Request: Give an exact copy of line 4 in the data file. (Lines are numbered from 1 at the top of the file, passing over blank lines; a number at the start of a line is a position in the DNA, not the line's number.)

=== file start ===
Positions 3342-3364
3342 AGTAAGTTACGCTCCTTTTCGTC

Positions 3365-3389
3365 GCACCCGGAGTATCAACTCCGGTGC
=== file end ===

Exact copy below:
3365 GCACCCGGAGTATCAACTCCGGTGC